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The Price to Youth Mental Health

By April 24, 2022April 26th, 2022No Comments

The Price to Youth Mental Health

Twenty-five months ago, our world changed; life as we knew it drastically altered. Twenty-five months later we are still asking “when will we return to normal?” Answers vary, and in my opinion, we’re not. The normal before the pandemic is gone; it’s best to stop looking back at what was, live in the present, and look toward the future drawing on information gained and lessons identified during the pandemic. Perhaps the energy being spent on returning “back to normal” could be used to address the grave state of our youth mental health, which is an alarming concern. 

Pandemic Revelations

Youth mental health assistance and support are dismally inadequate, which is unfortunate as “poor mental health is a growing problem for adolescents” (CDC, 2021). Our great state of Texas ranks 51st in access to health insurance, health care, and treatment (Mental Health America, 2022). Nationally, we’ve seen a 31% increase in ER visits for youth ages 12-17 (and 24% increase in ages 5-11). However, mental health concerns in our youth aren’t new. The American Academy of Pediatrics (2021) noted the rates of childhood mental health concerns and suicide have been rising steadily since 2010. Since 2018, suicide has become the 2nd leading cause of death for youth ages 10-24 (and 8th leading cause of death for ages 5-11 since 2017). This ought to cause alarm for at least two reasons. Untreated mental health issues impact physical health. We also know a chronically stressed brain impacts overall functioning. The pandemic was a significant source of stress and 49% of millennials reported having difficulty with making decisions (APA, 2020)

The Impact

Youth are products of their environment. What we do now can minimize the lasting effects of the pandemic and promote mental health wellness. It’s all about being preventative. The answers may lie in:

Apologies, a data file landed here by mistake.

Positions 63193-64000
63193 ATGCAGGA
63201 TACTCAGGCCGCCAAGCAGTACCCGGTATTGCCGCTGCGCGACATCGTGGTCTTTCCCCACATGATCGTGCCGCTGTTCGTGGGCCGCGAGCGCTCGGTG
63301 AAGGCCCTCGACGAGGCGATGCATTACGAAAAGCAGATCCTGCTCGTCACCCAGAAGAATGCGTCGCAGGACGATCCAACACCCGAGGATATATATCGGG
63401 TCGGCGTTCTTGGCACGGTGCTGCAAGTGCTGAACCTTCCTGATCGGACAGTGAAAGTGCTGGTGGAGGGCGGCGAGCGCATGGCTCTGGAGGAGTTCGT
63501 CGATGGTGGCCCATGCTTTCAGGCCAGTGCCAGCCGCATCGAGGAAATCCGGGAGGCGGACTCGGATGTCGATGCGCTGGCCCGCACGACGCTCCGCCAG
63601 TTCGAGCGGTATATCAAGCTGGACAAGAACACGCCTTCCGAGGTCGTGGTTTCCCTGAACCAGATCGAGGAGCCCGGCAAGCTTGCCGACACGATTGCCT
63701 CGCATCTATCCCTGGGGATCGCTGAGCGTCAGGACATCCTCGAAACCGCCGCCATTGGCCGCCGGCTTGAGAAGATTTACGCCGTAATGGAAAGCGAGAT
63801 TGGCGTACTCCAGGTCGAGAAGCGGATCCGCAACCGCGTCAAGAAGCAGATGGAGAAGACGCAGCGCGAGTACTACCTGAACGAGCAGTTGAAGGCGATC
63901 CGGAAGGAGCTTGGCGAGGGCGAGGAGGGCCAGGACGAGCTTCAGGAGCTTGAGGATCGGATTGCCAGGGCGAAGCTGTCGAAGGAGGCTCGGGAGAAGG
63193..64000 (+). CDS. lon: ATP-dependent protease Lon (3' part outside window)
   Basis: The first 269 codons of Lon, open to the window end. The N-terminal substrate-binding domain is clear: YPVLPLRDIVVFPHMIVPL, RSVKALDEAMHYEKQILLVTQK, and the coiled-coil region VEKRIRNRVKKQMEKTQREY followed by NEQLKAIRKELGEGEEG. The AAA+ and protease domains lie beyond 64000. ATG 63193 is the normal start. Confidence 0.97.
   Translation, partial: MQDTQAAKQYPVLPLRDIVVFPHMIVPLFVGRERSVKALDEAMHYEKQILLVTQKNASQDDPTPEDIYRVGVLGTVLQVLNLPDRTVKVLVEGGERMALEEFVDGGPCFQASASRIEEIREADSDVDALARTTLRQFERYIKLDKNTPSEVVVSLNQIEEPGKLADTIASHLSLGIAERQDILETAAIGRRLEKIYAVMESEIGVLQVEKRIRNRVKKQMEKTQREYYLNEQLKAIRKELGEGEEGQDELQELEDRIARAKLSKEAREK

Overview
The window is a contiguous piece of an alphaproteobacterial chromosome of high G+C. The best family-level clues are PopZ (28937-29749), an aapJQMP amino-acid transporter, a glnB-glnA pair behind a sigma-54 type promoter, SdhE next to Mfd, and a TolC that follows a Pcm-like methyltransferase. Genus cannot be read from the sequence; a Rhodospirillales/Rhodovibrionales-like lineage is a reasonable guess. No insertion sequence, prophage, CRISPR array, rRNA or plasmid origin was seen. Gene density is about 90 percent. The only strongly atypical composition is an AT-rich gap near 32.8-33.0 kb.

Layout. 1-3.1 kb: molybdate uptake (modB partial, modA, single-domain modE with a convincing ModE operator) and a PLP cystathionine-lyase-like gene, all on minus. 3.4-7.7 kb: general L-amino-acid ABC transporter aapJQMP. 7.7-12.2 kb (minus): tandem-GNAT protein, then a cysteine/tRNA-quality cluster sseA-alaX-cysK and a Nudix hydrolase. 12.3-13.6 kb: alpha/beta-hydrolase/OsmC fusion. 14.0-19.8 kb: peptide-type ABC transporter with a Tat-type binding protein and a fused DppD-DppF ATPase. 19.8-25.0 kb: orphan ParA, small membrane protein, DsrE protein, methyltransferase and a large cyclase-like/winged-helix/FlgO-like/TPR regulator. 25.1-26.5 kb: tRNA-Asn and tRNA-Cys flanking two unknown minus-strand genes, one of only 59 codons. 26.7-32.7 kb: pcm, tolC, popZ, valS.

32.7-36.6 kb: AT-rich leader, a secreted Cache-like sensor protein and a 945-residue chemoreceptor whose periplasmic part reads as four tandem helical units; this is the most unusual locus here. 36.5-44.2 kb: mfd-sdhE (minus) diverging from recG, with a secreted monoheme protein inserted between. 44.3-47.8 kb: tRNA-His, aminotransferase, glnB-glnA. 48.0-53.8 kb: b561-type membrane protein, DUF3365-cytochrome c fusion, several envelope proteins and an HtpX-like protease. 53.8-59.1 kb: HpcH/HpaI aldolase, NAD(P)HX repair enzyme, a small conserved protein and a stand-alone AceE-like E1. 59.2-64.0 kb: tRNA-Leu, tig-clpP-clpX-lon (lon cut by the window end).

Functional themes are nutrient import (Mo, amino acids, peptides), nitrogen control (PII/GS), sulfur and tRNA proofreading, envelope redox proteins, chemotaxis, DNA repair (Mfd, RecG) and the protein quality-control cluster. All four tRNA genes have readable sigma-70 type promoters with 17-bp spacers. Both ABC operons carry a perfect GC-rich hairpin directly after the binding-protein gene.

• how we continue to address socio-emotional development to mitigate regression seen in learning, communication, and relationships, 
  • how we foster resiliency, coping skills, and being prosocial, and
  • ensuring youth are given a voice, choice, and opportunities to share their narratives and be a part of the decision-making and solution-building processes. 

As adults, we want our youth to become adults and live full lives. That is our primary goal. As adults, we sometimes forget that we, too, were adolescents. We assume a “we know best” stance rather than providing scaffolds for our youth to develop the awareness, knowledge, and skills essential for adulthood. Throughout the pandemic, our youth often didn’t have a voice or choice, leaving them to feel powerless, helpless, and hopeless. And when it comes to mental health, our youth often feel dismissed, ignored, or conflicted when they are not listened to or taken seriously. So, what can we do now?

Supporting Our Youth

Perhaps the starting point is to understand what it is like to be an adolescent today. It’s important to understand both our own and youths’ expectations and anticipate the challenges our youth may or are already experiencing. Using a youth-driven and led approach requires a paradigm shift that promotes a “me to we” approach. 

A “me” focus is rooted in self-care, which is essential to being able to help others, which leads to the “we” focus. Self-care is not only extremely important, but a modeling behavior. Once we can self-regulate, we are then able to engage in using an ABC template to address mental health. For example:

  • A = Affirm; Actively and attentively listen; Accept; Avoid blaming; Ask if suicidal
  • B = Breathe; Be calm and compassionate; Be active
  • C = Communicate without judgment and use “I” messages; Check-in with you child
  • D = Do (keep to routines); Draw on your child’s strengths and positive coping skills
  • E = Empathize; Establish safety and trust where youth can speak openly and freely; Empower
  • F = Focus on your concerns and problem-solve collaboratively
  • G = Grant permission to be vulnerable; to feel anxious or turmoil internally while remaining calm externally; and to not know the answers because you will problem-solve collaboratively with your child.

Lastly, knowledge is powerful. Know the warning signs and symptoms of mental health conditions. Know that language matters in reducing stigma and increasing dialogue. Know the resources. Know that it is okay to not be okay, and that you are not alone. Know that when your child shares with you or someone else, that your child is not only showing trust but bravery and courage. Know that recovery is possible.


By Rebecca L. Farrell

About the Writer: Rebecca L. Farrell, Ph.D., LPCC-S (KY) has over 20 years in the mental health field. Dr. Farrell has worked extensively with children, adolescents, adults, couples, and families navigating mental health, legal, and justice systems ad provided resources and clinical services. She has held administrative and leadership positions in non-profit organizations and served as a professor in higher education institutions. Dr. Farrell has been named the next Executive Director of PLANCTX, a nonprofit mental health organization, in Austin, TX .

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